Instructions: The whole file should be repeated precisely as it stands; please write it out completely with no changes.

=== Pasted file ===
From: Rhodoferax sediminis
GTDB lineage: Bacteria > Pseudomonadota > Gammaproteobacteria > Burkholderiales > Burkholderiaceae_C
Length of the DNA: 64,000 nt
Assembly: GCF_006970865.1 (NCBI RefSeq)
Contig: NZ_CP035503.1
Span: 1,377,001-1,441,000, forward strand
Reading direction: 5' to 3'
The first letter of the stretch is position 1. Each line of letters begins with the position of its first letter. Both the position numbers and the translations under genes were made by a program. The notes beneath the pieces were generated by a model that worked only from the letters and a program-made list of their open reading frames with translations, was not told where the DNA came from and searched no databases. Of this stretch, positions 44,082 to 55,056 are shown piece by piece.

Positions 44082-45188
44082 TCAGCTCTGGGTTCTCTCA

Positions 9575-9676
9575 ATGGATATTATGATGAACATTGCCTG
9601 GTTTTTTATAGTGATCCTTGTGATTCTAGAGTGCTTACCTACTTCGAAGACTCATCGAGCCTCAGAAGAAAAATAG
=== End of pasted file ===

From: Rhodoferax sediminis
GTDB lineage: Bacteria > Pseudomonadota > Gammaproteobacteria > Burkholderiales > Burkholderiaceae_C
Length of the DNA: 64,000 nt
Assembly: GCF_006970865.1 (NCBI RefSeq)
Contig: NZ_CP035503.1
Span: 1,377,001-1,441,000, forward strand
Reading direction: 5' to 3'
The first letter of the stretch is position 1. Each line of letters begins with the position of its first letter. Both the position numbers and the translations under genes were made by a program. The notes beneath the pieces were generated by a model that worked only from the letters and a program-made list of their open reading frames with translations, was not told where the DNA came from and searched no databases. Of this stretch, positions 44,082 to 55,056 are shown piece by piece.

Positions 44082-45188
44082 TCAGCTCTGGGTTCTCTCA

Positions 9575-9676
9575 ATGGATATTATGATGAACATTGCCTG
9601 GTTTTTTATAGTGATCCTTGTGATTCTAGAGTGCTTACCTACTTCGAAGACTCATCGAGCCTCAGAAGAAAAATAG